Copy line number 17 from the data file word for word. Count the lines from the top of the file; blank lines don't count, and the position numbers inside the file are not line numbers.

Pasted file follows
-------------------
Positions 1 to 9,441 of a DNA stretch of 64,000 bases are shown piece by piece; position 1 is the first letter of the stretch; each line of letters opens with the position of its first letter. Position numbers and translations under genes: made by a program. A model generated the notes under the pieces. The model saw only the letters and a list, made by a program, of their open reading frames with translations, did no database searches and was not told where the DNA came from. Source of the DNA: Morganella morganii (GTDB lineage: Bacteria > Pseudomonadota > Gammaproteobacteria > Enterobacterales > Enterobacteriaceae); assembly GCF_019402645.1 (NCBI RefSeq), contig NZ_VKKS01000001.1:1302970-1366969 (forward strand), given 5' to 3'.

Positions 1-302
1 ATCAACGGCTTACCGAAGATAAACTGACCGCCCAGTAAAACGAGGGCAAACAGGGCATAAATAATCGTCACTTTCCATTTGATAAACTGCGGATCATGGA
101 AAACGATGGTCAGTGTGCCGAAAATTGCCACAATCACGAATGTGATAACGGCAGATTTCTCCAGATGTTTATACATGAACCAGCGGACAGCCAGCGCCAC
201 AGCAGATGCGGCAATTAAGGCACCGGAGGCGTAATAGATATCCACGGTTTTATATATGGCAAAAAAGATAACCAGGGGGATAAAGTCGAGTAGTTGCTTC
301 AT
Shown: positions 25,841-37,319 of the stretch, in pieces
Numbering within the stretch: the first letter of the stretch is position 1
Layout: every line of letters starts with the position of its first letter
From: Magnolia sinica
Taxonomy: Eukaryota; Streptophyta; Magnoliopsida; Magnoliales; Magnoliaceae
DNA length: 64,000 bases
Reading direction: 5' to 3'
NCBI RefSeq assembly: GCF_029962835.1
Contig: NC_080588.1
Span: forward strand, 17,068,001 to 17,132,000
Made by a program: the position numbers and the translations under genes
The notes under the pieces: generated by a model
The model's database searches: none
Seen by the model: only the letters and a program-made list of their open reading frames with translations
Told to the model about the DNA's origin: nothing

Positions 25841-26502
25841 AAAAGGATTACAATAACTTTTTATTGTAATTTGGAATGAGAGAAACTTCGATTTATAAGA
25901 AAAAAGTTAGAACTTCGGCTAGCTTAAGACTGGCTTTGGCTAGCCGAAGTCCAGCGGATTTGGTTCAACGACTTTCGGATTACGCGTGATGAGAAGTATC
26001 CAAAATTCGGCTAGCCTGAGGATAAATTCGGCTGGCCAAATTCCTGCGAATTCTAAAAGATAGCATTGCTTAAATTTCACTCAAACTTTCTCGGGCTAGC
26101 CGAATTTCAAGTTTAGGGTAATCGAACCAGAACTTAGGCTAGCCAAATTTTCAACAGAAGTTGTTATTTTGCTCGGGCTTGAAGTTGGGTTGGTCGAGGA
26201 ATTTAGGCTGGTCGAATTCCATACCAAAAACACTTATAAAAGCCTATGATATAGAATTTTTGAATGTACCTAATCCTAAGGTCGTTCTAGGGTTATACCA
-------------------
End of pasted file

Made by a program: the position numbers and the translations under genes